A North Carolina judge has ruled that publicly owned footage of public employees killing a member of the public cannot be released to the public, citing stuff and things. Meanwhile, the district attorney fought the request from a coalition of media outlets by showing exactly why it should be released.
On Wednesday, North Carolina Superior Court Judge Jeffery B. Foster (you might want to remember that name for a few minutes) denied a media lawsuit demanding the release of body camera footage showing Pasquotank County Sheriff’s Department deputies shooting and killing 46-year-old Andrew Brown Jr. in Elizabeth City, N.C., on April 21. Judge Foster did, however, grant a petition allowing Brown’s family and one member of his legal team to privately view the videos of what family attorneys previously described as an “execution.”
During the hearing, District Attorney Andrew Womble disputed that claim with a claim of his own—namely that Brown’s car made contact with the deputies at the scene. Although the sheriff’s office and members of the Brown family’s legal team both told The Root that no law enforcement officers were injured when they riddled Brown’s body with bullets from high-powered weapons as he sat with his hands on the steering wheel, there’s probably no way to clear this up.
Although attorney Chantel Cherry-Lassiter said she didn’t see it happen in the 20-second clip of the incident that she was allowed to watch, Womble insists that Brown’s car moved forward and backward before a cop stopped Brown with a “kill shot” to the back of the head. If only there was some kind of definitive, objective way the two parties could clear up this disagreement. Anyway...
Foster (the judge...Don’t forget) also ruled that Brown’s son and one legal representative will be allowed to view all of the video evidence. Foster gave the sheriff’s department time to redact the faces, badges and identities of the deputies who shot the man before they gave him a hearing or a trial. Brown’s family will not be able to make copies or recordings of the video.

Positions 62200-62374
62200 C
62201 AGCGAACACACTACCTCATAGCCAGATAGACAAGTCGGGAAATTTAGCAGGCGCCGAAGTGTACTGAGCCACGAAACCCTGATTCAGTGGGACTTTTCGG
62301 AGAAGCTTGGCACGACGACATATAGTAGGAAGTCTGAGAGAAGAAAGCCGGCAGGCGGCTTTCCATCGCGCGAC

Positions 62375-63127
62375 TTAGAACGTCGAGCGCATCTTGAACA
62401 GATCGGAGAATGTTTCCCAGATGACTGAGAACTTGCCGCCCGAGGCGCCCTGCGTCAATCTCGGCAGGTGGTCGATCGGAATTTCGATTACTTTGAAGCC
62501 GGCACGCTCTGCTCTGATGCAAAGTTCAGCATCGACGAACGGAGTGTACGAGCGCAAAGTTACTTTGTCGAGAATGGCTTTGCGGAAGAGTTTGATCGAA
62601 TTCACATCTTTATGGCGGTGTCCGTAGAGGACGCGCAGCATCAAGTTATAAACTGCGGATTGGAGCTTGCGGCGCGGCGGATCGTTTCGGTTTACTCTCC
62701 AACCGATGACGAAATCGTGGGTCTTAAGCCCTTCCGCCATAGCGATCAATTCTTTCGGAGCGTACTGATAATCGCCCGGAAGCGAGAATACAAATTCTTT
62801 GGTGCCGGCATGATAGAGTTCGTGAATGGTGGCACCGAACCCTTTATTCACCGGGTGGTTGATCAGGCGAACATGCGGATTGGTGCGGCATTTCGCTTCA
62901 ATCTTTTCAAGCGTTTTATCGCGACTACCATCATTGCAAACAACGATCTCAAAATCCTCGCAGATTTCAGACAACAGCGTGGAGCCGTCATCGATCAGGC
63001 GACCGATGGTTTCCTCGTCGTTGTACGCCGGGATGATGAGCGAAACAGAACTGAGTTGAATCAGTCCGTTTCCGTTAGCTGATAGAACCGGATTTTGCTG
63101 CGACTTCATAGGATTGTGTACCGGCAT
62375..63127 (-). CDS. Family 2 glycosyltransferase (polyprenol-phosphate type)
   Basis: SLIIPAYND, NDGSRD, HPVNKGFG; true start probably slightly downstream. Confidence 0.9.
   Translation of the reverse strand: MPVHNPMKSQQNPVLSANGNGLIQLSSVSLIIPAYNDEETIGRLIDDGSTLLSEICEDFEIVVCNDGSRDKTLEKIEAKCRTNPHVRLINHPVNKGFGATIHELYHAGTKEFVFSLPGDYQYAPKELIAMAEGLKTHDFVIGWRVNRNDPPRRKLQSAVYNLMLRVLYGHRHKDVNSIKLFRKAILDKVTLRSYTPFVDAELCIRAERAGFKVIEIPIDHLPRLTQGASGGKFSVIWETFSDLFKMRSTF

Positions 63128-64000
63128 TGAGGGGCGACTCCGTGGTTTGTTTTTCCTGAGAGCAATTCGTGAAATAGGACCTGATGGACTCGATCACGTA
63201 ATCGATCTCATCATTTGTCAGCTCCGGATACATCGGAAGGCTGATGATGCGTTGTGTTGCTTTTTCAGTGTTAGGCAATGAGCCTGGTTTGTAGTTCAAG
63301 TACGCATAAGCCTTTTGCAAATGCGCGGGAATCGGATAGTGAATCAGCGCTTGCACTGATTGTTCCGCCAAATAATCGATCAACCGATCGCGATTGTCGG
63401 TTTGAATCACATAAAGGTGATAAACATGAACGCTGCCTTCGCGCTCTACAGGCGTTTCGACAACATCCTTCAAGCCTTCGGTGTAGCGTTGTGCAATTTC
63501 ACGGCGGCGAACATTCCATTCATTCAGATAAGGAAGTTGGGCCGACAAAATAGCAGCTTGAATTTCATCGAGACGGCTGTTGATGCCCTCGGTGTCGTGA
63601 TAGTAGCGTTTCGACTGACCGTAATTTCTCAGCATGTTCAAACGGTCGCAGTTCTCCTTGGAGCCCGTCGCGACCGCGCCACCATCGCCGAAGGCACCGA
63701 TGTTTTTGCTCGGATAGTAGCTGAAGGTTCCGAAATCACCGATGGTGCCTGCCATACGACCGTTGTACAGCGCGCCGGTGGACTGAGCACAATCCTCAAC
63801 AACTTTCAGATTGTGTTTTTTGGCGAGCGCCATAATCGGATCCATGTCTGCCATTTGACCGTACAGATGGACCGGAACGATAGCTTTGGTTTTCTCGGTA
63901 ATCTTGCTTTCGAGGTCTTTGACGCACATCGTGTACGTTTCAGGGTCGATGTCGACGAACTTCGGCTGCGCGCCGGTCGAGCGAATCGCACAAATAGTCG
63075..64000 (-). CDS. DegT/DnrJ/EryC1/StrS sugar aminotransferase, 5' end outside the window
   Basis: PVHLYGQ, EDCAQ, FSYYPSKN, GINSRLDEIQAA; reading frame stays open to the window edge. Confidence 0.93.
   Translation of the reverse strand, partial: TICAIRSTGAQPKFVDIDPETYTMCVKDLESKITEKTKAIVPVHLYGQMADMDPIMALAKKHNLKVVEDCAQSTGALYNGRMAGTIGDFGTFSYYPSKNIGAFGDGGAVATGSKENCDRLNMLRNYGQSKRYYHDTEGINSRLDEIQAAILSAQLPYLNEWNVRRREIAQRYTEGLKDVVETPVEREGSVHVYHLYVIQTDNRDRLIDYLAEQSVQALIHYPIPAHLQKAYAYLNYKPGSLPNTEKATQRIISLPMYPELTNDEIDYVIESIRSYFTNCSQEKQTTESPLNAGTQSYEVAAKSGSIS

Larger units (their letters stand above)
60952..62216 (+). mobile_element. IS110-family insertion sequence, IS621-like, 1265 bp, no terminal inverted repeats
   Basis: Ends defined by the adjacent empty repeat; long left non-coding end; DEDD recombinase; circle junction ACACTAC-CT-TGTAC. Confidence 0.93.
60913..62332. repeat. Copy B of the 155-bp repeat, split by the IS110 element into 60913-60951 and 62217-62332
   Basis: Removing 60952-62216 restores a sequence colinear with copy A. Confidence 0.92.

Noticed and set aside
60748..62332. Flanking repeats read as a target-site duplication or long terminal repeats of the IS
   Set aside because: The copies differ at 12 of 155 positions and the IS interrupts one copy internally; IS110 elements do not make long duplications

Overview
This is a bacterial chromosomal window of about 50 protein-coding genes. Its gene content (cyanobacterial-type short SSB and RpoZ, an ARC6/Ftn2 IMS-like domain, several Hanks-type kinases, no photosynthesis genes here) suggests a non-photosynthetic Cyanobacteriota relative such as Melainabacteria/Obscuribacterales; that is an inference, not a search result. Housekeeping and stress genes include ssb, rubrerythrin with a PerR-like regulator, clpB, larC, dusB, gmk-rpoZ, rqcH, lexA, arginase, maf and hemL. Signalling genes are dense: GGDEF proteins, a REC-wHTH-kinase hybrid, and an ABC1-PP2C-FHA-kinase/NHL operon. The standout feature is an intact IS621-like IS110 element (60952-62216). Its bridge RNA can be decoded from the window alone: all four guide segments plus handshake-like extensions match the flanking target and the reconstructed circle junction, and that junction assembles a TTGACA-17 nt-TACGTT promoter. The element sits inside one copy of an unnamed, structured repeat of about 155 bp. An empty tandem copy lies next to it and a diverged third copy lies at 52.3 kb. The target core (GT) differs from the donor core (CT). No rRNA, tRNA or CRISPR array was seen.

An attorney for the deputies who have not been charged with killing Brown said his clients are “distraught” about killing Brown. However, the representatives of the officers who didn’t give Andrew Brown Jr. a fair trial now fear that they won’t get a fair trial if the videos are made public, noting that the deputies have the right to the presumption of innocence. “We believe the shooting was justified,” they said unironically, according to the Virginian-Pilot.
A look at Judge Jeff Foster’s social media portended the ruling. The right-wing, mask-resistant judge seems to be a big fan of the “thin blue line,” anyone who shoots a Black person and police in general. However, Foster doesn’t seem to have much affection for Muslims, protesters or the media in general.
Meanwhile, North Carolina Gov. Roy Cooper has called for a special prosecutor to handle all matters regarding the shooting.
“This would help assure the community and Mr. Brown’s family that a decision on pursuing criminal charges is conducted without bias,” Cooper said in a press statement. “This position is consistent with the change in the law recommended by our Task Force for Racial Equity in Criminal Justice which calls for a special prosecutor in police shootings.
It’s almost like he doesn’t believe the judges and the police are unbiased. I wonder what makes him think that?